Urban Prairies

Elizabeth Borneman


An urban prairie is a piece of land located within a city that has reverted back to green space through neglect, purposeful action, or a lack of management.

These tracts of land are becoming increasingly common as homes are foreclosed and not maintained, construction sites run out of money and are untouched, and unused vacant lots become home to new plants and animals once more.

These urban prairies often create their own miniature ecosystems within the greater concrete jungle of the city around them. In more spacious urban settings people may find urban prairies that were once meant to be shopping malls, parking lots, or housing complexes that have instead been left to nature.

Urban Prairies Provide Pockets of Nature

Urban prairies, while not always the most hospitable environments for people or animals, can provide areas of much needed color and natural growth in the midst of urban centers not known for their attention to the natural world.

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Urban prairies are often used to better the community around them. In cities like Denver, Portland, Detroit, and Seattle areas of vacant land are often cleared out and turned into green spaces (parks) or community gardens that can be used to feed the neighbors around them with fresh fruits and vegetables throughout the spring and summer.

Some communities have chosen to plant flower gardens in urban prairies and hold community gardening classes for families and children, to instill the importance of nature and caring for the green spaces that exist around us.

Lot in Detroit converted to an urban prairie.  Photo: Jtmichcock, CC BY-SA 3.0, MediaWiki Commons.
Lot in Detroit converted to an urban prairie. Photo: Jtmichcock, CC BY-SA 3.0, MediaWiki Commons.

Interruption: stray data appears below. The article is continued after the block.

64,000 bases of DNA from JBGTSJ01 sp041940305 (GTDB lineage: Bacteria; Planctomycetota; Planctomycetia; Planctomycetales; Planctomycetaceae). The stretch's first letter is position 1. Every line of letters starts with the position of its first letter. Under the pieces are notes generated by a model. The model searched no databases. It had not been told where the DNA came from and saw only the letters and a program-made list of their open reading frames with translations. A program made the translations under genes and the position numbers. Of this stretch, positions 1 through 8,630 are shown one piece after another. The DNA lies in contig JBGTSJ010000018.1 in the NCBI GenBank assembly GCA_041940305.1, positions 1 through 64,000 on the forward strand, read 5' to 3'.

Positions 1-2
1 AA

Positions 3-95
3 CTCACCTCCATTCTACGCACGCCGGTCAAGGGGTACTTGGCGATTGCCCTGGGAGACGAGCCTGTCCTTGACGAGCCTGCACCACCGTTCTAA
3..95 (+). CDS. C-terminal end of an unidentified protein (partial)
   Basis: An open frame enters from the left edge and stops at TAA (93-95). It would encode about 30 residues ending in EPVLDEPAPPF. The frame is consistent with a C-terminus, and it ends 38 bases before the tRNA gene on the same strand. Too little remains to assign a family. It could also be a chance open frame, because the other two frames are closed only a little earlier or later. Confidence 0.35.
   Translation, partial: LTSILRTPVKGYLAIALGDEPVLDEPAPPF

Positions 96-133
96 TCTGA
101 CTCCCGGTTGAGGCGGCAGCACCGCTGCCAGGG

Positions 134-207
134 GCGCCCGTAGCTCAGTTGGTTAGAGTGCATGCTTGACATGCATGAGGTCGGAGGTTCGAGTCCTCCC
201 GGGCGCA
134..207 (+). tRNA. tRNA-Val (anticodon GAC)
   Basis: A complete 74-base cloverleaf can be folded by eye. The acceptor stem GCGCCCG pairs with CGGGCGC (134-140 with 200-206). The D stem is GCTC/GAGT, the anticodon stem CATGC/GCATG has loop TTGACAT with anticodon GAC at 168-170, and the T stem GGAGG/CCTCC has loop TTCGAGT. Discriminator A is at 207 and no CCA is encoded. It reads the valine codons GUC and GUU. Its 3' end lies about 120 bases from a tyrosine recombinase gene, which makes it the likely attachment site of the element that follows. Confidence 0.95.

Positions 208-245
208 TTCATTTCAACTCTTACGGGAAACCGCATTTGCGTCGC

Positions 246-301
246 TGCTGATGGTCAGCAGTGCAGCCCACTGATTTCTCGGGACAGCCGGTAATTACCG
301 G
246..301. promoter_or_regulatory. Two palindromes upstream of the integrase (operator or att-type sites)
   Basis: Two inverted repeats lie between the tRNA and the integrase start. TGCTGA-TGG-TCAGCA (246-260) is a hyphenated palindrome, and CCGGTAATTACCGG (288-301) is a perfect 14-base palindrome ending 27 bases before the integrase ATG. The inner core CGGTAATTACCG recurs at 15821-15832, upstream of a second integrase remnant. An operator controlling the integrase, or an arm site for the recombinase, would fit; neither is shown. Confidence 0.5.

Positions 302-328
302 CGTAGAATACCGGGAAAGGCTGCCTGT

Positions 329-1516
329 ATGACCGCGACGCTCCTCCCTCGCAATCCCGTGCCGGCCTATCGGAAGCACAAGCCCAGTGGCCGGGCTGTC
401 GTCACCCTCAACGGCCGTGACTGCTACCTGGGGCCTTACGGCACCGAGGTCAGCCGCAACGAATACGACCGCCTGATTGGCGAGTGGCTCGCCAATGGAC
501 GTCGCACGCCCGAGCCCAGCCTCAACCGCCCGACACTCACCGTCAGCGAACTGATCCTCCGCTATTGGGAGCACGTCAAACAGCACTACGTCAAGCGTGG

Unique plants and animals whose habitats have been decreased by the expansion of urban centers may also find a valuable home within these urban prairies. In many cities urban prairies create a vital lifeline to local animal species such as foxes, rabbits, coyotes, and other creatures whose natural environments are changing rapidly.

Wooded areas containing walking trails or secluded parks are often places where these animal species can live in peace, coexisting quite closely with their human neighbors.

Creating an Urban Prairie

Unfortunately many urban prairies are dangerous due to the state in which they have been left. The time between when the property has been abandoned and when it has (naturally or with assistance from people) been turned into a green urban prairie space can constitute a long period of time.

The decomposing of a building, construction site, or home can take many years and leave weeds and grass growing over dangerous building materials such as old cars, nails, broken boards, and sharp metal objects.

Even if the property has been cleaned up by the owners or the state they can still be deemed unviable or unsafe to be used due to fire hazards, chemical waste, and a variety of other health and safety reasons that can prevent the property from being used as a green space or community area.